Among an album of highlights, Dinwiddie contributes perhaps the peak with Take This Winter Out Of My Mind, cut in an infectious,  funk groove with a rousing, catchy chorus. Dinwiddie delivers a heartfelt vocal as well as mandolin over a tune with perhaps the deepest lyrical content on the album. Larsen solos on electric piano, followed by a double Feiten lead, two guitars panned extreme left and right. Clark and Thomas are stellar on vocal support.

Not to give them short shrift, perhaps the two most interesting tracks are Larsen’s instrumentals, Malibu, on which Holland plays, and Midnight Pass. Both would be perfectly at home on one of Larsen’s later fusion albums, particularly Jungle Fever, which probably deserves a place in this vault of its own. Larsen’s tunes are cool jazz with almost always a latin flavor, built on irresistible and beautifully constructed melodies.

The Malibu melody is played in unison on flute (Dinwiddie), guitar and organ and has a light but penetrating feel. Feiten and Larsen each take solo turns, with Larsen on electric piano. Midnight Pass is latin-infused with the melody played on guitar, sax and organ. Again Larsen goes to electric piano for his solo and is followed by Feiten, who as you can see really dominates the album in solo time. But that’s a joy. It’s one of the best examples of his prodigious talent and as he says in the 2000 notes “probably the most important period in my own musical development.” Dinwiddie’s tenor also gets a workout on this track. The solos throughout the original record are always understated but still give each player enough room for creativity, nothing extended.

The bonus track on the CD release is straight jazz with long, extended solos. You can see why it wasn’t used, if it was even intended, for this album. But it’s a nice addition nonetheless with outstanding playing. There is tension and immediacy that distances itself from the other tracks and gives it a feel in line with what Weather Report became known for. This is also one of Douglas’ best production jobs among many very good ones that predate his Hendrix involvement, which had mixed results.

I had this album for years on reel-to-reel tape, a copy I made with my trusty TEAC four-track simul-synch deck from a friend’s vinyl copy. I was estatic in 2000 when it became available and quite willing to pay $30 on the Amazon Markeplace for the Japanese import, knowing many Japanese discs go for much higher. Sadly, it’s already out of print and is fetching from $40-$60 on the Marketplace now. It’s one of my favorites and would be worth every penny at these prices.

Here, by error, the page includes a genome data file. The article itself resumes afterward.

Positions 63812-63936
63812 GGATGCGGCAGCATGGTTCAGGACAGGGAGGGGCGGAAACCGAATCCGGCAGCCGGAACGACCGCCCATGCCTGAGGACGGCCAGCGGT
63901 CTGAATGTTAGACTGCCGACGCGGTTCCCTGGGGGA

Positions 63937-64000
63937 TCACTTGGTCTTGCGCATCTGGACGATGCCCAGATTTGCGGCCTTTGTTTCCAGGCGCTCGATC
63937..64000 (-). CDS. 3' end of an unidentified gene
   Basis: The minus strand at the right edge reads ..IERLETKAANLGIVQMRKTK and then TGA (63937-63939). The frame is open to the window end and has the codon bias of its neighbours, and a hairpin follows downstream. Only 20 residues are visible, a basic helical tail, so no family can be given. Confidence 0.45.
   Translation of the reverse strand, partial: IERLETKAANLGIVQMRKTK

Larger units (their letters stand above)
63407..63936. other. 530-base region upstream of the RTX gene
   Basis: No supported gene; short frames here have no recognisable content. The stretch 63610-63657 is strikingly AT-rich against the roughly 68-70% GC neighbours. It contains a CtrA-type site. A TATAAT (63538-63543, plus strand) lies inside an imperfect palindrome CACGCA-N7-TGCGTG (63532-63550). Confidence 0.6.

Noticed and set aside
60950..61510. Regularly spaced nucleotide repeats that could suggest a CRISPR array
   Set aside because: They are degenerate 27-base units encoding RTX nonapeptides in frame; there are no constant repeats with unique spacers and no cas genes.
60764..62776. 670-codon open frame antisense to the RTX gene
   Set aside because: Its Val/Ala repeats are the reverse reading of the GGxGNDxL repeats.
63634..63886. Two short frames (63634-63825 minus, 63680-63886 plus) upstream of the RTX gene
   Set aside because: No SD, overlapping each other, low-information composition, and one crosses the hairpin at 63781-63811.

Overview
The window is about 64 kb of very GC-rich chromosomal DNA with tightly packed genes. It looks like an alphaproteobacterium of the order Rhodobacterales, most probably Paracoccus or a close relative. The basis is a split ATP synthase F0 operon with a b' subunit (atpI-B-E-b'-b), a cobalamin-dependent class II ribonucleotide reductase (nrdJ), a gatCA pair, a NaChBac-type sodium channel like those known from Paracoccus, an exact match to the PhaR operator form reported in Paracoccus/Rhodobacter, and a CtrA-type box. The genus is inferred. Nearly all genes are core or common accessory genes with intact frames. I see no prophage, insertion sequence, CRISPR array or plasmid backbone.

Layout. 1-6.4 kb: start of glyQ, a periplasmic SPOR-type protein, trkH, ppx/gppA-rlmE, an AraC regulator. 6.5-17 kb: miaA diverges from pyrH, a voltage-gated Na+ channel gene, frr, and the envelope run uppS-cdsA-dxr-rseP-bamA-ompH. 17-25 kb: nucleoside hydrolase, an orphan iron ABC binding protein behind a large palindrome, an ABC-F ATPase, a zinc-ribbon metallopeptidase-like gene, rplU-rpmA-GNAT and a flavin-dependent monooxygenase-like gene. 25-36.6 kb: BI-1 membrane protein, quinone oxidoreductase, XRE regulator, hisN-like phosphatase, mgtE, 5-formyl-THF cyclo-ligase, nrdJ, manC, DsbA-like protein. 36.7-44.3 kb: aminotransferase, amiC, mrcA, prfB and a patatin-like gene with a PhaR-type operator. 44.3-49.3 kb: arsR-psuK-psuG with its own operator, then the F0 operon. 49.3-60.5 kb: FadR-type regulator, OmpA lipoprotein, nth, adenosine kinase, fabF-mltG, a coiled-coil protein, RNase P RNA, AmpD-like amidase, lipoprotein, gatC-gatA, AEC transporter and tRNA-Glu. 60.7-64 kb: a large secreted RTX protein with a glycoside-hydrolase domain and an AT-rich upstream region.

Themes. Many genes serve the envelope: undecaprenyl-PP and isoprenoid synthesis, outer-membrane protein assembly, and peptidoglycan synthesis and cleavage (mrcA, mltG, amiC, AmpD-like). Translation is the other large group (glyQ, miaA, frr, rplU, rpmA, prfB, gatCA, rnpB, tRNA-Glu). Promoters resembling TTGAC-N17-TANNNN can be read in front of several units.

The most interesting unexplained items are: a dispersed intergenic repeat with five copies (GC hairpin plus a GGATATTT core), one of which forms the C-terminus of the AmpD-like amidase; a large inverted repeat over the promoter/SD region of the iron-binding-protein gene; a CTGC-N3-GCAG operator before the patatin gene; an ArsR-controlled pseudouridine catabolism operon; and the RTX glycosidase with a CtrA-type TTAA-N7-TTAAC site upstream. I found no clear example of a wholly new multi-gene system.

As for a vinyl copy, I couldn’t find a single listing on popsike or eBay. Yet Tim Neely’s American Records Guide lists its value at $15. Your best bet might be record fairs, some of which still come to Connecticut periodically, but you might have to shell out more than $15.

I pull this album out every so often and never tire of it. Listening again as I write this piece, it still sounds so fresh and relevant. Strong songwriting, quality vocals and inventive playing that sounds far ahead of its time.

Add to FacebookAdd to NewsvineAdd to DiggAdd to Del.icio.usAdd to StumbleuponAdd to RedditAdd to BlinklistAdd to TwitterAdd to TechnoratiAdd to Furl


Concerts Vol. 1

The first in a series that will focus on concerts I’ve seen and serve as companion pieces to the Connecticut rock ‘n roll scene posts I started with Connecticut’s Own and Pulse, Part 2.

butter-1I’ve been to quite a few concerts over the years, many influential, some inspiring. The earliest big venue shows were in the fall of 1965, both at the New Haven Arena. In early November, it was the Rolling Stones with Brian Jones on second guitar in the wake of their summer mega-hit Satisfaction. The Stones sounded and looked great, but it was a relatively sedate performance compared with ones for which the band became infamous. A side note on the Stones show is that the first time they were booked for the Arena, the summer of ’64, the show was actually canceled because of insufficient ticket sales. Amazing. The second show, the Beach Boys with Brian Wilson on bass, on Thanksgiving Day. The Boys wore yellow short-sleeved oxford shirts with gray slacks, not their customary black-and-white and white khakis (I guess because it was a holiday) and with Brian in the fold sounded like angels. Two rather different groups but both rode the singles charts and that’s what drove the music industry at the time.